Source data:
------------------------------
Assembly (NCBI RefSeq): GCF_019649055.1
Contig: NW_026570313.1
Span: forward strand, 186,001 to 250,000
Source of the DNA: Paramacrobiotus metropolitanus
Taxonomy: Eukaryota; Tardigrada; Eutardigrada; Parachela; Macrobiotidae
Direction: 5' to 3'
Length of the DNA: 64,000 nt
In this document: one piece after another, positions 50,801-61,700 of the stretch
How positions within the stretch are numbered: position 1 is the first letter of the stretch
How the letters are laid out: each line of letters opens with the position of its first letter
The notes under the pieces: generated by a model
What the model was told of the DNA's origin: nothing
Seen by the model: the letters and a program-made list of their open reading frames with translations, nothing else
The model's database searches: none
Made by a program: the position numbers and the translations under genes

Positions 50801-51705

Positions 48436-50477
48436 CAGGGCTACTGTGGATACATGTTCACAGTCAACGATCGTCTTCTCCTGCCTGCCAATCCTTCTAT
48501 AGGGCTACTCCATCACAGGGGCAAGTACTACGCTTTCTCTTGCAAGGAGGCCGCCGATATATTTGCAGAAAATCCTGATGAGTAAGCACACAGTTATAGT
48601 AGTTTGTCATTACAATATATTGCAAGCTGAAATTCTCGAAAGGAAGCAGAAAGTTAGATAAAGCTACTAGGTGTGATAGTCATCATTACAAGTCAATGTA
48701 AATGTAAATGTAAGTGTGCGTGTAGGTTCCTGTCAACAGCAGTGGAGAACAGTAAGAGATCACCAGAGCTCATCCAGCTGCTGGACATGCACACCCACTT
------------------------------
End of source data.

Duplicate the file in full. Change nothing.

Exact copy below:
Assembly (NCBI RefSeq): GCF_019649055.1
Contig: NW_026570313.1
Span: forward strand, 186,001 to 250,000
Source of the DNA: Paramacrobiotus metropolitanus
Taxonomy: Eukaryota; Tardigrada; Eutardigrada; Parachela; Macrobiotidae
Direction: 5' to 3'
Length of the DNA: 64,000 nt
In this document: one piece after another, positions 50,801-61,700 of the stretch
How positions within the stretch are numbered: position 1 is the first letter of the stretch
How the letters are laid out: each line of letters opens with the position of its first letter
The notes under the pieces: generated by a model
What the model was told of the DNA's origin: nothing
Seen by the model: the letters and a program-made list of their open reading frames with translations, nothing else
The model's database searches: none
Made by a program: the position numbers and the translations under genes

Positions 50801-51705

Positions 48436-50477
48436 CAGGGCTACTGTGGATACATGTTCACAGTCAACGATCGTCTTCTCCTGCCTGCCAATCCTTCTAT
48501 AGGGCTACTCCATCACAGGGGCAAGTACTACGCTTTCTCTTGCAAGGAGGCCGCCGATATATTTGCAGAAAATCCTGATGAGTAAGCACACAGTTATAGT
48601 AGTTTGTCATTACAATATATTGCAAGCTGAAATTCTCGAAAGGAAGCAGAAAGTTAGATAAAGCTACTAGGTGTGATAGTCATCATTACAAGTCAATGTA
48701 AATGTAAATGTAAGTGTGCGTGTAGGTTCCTGTCAACAGCAGTGGAGAACAGTAAGAGATCACCAGAGCTCATCCAGCTGCTGGACATGCACACCCACTT